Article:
It is scarcely fourteen years since Dr. Robert Hartig declared that there were no diseases of plants due to bacteria. Two years later Dr. Anton de Bary, unquestionably one of the most learned and critical botanists the world has ever known and the foremost student of cryptogamic plants, expressed the belief that bacterial diseases of plants were of rare occurrence, and suggested as a partial explanation the fact that the tissues of plants generally have an acid reaction.” In his Vorlesungen über Bacterien, published in 1885, he expresses much the same opinion, and cites only four diseases, viz., Wakker's hyacinth disease, Burrill's pear blight, Prillieux's rose red disease of wheat grains, and the wet rot of potatoes, described by Reinke and Berthold. Concerning the first of these four diseases he says: “Successful infection experiments and exact study of the life history of the bacterium are still wanting.” Respecting the second he contents himself with briefly summarizing the statements made by Prof. Burrill. Of Prillieux's micrococcus he says: “Its importance as a cause of disease cannot be determined with any certainty from the brief account. It may turn out to be only secondary, appearing as a saprophyte in consequence of injuries previously received.” Concerning the wet rot of potatoes he states that ordinarily it is a secondary phenomenon following the attacks of the parasitic fungus Phytophthora infestans, but admits that exceptionally potato tubers may become wet rotten without the presence of Phytophthora, and that "the above named observers succeeded in producing the appearance of wet rot in sound potato tubers by inoculations with their bacteria ; in agreement with which stands a recent experiment of van Tieghem, who succeeded in totally destroying living potato tubers by means of Bacillus amylobacter when he introduced this into the interior of the tuber and maintained the same at a high temperature (35°)."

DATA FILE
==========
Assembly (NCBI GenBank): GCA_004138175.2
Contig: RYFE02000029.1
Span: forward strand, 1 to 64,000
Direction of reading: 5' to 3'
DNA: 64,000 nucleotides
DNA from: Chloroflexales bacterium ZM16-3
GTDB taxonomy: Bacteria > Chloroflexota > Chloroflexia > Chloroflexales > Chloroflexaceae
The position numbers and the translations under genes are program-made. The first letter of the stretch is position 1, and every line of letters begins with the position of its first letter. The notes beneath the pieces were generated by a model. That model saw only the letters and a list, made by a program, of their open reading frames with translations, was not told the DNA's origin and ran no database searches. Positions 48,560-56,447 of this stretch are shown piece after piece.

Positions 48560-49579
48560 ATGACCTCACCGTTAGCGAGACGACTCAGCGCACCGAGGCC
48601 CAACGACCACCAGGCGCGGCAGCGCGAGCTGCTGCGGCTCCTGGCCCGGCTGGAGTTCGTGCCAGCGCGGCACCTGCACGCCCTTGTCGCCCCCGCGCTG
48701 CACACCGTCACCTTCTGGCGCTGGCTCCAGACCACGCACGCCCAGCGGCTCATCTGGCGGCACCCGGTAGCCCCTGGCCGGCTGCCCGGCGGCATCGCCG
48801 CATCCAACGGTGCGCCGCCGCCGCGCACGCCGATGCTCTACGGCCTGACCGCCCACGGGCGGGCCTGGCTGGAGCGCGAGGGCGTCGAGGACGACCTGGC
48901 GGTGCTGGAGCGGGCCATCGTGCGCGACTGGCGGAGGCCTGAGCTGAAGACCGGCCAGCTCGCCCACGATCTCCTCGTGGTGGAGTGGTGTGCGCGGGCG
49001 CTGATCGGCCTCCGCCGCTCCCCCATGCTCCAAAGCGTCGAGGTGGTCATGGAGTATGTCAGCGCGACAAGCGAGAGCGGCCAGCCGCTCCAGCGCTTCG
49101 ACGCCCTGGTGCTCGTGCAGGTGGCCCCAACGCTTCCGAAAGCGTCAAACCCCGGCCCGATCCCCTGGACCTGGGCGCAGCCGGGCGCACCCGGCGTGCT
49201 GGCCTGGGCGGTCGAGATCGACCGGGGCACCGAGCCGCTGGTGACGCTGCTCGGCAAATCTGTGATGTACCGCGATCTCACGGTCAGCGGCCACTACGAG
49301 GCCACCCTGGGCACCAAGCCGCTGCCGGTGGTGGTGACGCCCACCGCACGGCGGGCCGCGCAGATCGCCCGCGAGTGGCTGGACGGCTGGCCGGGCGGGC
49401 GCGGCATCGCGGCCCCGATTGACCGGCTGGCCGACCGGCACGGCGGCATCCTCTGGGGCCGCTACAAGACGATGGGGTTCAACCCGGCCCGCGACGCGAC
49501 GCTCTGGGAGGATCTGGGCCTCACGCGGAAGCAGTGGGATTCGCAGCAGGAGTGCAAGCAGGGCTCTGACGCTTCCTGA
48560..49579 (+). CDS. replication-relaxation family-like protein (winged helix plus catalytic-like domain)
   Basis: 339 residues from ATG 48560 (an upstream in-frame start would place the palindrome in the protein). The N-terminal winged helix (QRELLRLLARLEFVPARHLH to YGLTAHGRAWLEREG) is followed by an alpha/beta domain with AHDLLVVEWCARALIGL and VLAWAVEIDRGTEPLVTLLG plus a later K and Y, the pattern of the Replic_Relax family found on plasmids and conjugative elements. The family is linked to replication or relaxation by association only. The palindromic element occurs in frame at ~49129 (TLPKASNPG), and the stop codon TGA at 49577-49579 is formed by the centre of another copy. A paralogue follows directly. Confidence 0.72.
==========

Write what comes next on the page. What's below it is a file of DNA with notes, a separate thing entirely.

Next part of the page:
1“ Für die Krankheitsprocesse der Pflanzen kommen sie durchaus nicht in Frage, etc.” Hartig : (1) Lehrbuch der Baumkrankheiten, 1882, p. 27.

2. Bacteria parasitic on plants have scarcely ever been observed, a fact to which R. Hartig has already drawn attention. One reason for this may be that the parts of plants have usually an acid reaction.” De Bary: (2) l'ergleichende Morphologie und Biologie der Pilze Mycetozen und Bacterien, 1884, p. 520; English ed., p. 481.

3“ According to the present state of our knowledge parasitic bacteria are of but little importance as the contagia of plant diseases. Most of the contagia of the numerous infectious diseases of plants belong to other animal and plant groups, principally, as already noted, to the true fungi.” De Bary: (3) Vorlesungen ueber Bacterien, 1885, p. 136.